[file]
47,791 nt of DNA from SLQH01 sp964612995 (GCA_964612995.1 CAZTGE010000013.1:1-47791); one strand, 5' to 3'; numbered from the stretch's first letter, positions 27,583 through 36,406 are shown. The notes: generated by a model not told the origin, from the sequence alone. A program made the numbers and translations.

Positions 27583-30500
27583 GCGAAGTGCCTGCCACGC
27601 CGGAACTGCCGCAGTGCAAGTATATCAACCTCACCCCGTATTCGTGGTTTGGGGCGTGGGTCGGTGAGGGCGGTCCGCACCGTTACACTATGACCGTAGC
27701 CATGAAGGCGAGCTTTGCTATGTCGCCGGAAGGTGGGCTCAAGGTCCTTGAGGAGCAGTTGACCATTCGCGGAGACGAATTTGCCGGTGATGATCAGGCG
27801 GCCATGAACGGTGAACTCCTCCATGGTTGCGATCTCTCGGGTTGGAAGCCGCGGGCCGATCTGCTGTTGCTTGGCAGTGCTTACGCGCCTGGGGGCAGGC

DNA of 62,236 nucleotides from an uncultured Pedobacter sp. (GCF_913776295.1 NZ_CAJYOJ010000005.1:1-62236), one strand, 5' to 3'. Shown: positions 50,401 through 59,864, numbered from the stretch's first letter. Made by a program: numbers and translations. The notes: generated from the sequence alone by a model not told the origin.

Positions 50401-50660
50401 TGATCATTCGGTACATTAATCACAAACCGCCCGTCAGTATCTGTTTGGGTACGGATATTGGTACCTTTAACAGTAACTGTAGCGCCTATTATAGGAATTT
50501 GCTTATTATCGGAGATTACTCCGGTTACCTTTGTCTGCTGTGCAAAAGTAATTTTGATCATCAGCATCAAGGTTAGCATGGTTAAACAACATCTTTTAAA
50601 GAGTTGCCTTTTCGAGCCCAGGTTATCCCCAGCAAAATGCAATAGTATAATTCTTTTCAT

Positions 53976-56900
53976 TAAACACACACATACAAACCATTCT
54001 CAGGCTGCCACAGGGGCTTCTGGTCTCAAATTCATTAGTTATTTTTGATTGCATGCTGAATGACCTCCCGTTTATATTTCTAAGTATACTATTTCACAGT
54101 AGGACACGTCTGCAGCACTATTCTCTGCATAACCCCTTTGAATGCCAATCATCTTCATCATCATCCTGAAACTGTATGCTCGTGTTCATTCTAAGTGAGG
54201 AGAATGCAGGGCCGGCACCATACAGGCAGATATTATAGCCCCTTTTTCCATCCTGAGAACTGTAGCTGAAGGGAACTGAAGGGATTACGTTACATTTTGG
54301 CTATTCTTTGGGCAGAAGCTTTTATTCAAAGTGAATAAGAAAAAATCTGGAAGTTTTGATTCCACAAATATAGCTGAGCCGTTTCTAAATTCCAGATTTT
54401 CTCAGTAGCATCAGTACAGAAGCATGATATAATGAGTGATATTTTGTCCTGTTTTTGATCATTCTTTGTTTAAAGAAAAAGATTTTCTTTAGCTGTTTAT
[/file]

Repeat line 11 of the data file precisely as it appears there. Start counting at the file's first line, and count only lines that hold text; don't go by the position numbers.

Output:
50601 GAGTTGCCTTTTCGAGCCCAGGTTATCCCCAGCAAAATGCAATAGTATAATTCTTTTCAT